Disasters put strain on charities

September 23, 2008 6:32:38 PM PDT
People all over the world depend on charities when disaster strikes. And here, in the United States, the hurricane season is putting a huge strain on the resources of relief agencies. Now, a government report suggests some of the country's largest charities might not be ready to handle a catastrophic event.

Charities are on the ground in Texas and Louisiana, helping hurricane victims. But how much more could they do in a larger catastrophe? If a disaster rocked Washington, D.C., an estimated 150,000 people would need shelter. But the Red Cross could house only one third of that.

An earth quake in Los Angeles could displace 313,000. But the red cross has shelter for only 84,000.

Now, in a new report, the Government Accountability Office (GAO) looked at the capabilities of the Red Cross, the Salvation Army, the Southern Baptist Convention and other charities. They concluded that "a worst-case, large-scale disaster would overwhelm voluntary organizations' current sheltering and feeding capabilities."

"For a really catastrophic kind of incident, no one entity alone could handle this," said Cindy Fagnoni, of the Government Accountability Office. "And that reinforces the need to have really good collaboration across all sectors, public, private government."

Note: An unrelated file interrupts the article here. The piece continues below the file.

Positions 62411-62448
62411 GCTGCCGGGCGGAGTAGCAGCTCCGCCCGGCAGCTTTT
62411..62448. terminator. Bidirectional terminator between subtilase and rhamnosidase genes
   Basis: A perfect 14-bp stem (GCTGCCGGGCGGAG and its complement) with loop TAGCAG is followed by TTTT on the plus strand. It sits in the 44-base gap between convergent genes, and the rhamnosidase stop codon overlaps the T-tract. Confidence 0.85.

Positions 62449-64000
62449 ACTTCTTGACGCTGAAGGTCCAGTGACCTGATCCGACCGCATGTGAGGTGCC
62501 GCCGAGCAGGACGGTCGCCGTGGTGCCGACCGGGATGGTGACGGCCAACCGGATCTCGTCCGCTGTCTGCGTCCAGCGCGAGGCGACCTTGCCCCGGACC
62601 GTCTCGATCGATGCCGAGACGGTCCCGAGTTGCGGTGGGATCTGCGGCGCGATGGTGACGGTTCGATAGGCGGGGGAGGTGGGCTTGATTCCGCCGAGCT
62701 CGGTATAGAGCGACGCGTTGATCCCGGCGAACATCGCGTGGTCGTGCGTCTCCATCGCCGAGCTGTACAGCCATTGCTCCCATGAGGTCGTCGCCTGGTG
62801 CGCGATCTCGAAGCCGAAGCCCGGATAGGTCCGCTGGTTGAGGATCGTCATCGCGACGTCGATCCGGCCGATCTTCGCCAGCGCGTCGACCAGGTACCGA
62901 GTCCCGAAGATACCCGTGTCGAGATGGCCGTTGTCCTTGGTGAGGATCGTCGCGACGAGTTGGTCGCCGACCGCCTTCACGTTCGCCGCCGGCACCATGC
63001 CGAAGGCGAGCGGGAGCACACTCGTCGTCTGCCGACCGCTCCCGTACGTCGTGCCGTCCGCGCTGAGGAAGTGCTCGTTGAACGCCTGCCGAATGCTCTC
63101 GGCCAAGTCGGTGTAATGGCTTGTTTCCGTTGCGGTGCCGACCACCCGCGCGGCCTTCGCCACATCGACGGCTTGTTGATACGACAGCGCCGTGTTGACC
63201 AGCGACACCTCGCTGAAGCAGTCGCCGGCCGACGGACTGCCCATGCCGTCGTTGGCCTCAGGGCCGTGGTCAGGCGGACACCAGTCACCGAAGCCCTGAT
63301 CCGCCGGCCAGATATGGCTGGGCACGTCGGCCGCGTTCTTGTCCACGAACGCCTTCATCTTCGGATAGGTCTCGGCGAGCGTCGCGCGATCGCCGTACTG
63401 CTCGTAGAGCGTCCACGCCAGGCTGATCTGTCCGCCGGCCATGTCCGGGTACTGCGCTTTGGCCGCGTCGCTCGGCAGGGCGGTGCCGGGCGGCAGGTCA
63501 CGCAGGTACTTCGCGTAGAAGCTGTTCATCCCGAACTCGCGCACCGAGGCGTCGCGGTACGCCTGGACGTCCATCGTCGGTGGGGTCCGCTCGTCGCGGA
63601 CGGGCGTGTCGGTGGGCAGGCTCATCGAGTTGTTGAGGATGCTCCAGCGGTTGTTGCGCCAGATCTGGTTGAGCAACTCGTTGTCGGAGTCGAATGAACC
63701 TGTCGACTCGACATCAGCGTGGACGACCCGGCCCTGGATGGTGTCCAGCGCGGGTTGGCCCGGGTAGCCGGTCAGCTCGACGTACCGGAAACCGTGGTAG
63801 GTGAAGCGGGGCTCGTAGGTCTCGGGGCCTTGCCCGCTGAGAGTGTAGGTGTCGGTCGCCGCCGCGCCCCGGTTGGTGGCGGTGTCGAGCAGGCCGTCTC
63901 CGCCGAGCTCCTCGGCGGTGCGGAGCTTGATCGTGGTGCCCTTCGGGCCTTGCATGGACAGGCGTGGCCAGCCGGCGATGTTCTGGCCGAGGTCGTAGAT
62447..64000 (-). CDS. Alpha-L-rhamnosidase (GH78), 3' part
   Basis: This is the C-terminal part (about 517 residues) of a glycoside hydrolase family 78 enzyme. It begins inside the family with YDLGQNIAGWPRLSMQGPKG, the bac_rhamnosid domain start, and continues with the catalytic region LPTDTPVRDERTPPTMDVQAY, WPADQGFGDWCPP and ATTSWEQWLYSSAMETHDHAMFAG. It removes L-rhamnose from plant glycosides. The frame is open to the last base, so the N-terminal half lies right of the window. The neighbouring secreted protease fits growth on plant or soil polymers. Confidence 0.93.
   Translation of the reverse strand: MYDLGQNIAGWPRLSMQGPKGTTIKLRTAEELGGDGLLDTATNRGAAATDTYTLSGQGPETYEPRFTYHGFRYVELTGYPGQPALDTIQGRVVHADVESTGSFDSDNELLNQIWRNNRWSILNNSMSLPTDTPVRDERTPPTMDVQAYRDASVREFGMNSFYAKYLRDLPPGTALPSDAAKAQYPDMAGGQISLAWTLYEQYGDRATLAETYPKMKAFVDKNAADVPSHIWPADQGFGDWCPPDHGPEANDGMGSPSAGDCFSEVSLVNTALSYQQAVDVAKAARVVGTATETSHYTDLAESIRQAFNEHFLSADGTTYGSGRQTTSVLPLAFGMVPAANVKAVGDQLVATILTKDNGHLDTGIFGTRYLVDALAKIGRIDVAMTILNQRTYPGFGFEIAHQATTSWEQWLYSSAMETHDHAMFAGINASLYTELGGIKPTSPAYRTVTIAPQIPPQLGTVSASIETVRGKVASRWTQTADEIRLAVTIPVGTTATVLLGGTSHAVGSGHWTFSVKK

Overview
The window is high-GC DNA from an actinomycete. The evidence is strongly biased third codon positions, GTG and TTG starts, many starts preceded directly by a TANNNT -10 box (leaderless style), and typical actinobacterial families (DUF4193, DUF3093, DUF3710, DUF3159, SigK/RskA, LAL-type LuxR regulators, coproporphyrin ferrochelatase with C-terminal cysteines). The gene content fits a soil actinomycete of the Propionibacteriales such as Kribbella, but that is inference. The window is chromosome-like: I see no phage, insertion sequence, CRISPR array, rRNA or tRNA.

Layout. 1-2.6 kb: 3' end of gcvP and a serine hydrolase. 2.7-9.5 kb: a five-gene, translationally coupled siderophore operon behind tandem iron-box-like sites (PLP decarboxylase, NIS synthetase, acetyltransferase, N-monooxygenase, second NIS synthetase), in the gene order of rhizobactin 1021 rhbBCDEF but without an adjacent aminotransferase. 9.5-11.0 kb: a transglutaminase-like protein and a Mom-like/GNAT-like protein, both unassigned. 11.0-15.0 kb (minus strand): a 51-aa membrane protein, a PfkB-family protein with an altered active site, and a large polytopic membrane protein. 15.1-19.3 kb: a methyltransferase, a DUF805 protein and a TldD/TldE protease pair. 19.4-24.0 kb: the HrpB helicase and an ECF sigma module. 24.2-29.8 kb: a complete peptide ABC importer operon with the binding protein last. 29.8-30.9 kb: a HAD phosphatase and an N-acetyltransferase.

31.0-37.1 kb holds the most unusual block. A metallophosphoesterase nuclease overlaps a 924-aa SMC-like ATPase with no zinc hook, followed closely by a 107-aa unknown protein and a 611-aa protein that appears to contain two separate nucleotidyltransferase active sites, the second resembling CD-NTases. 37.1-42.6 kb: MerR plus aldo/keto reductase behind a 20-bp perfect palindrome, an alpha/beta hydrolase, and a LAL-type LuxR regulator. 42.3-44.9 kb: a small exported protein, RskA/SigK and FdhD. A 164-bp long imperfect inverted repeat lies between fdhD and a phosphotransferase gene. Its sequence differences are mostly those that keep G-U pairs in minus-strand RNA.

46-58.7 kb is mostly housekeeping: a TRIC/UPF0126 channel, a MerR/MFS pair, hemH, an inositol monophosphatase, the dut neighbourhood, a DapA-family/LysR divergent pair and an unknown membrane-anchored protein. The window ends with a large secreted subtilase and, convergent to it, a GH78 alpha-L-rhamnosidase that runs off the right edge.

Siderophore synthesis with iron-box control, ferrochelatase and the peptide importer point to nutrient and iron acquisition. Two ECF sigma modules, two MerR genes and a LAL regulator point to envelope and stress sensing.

After Katrina, the Red Cross expanded its rescue capabilities. Those resources are being put to work in the aftermath of Hurricane Ike, but money is an issue. The agency estimates it could spend $130 million dollars this year on hurricane relief, but its hurricane fund has only $19 million in contributions. It is asking Congress for $150 million more.

Earlier this year, budget problems forced the Red Cross to lay off 1,000 workers. The GAO says that could hinder the charity's ability to respond to a catastrophe. The Red Cross says it will not.

"We were very careful not to cut the kinds of services that the American Red Cross provides, feeding sheltering, providing emotional support and assistance," the Red Cross' Suzy DeFrancis said.

The GAO also criticizes FEMA for not better assessing what volunteer groups can do and making their responsibilities clear.


STORY BY: Eyewitness News anchor Sade Baderinwa


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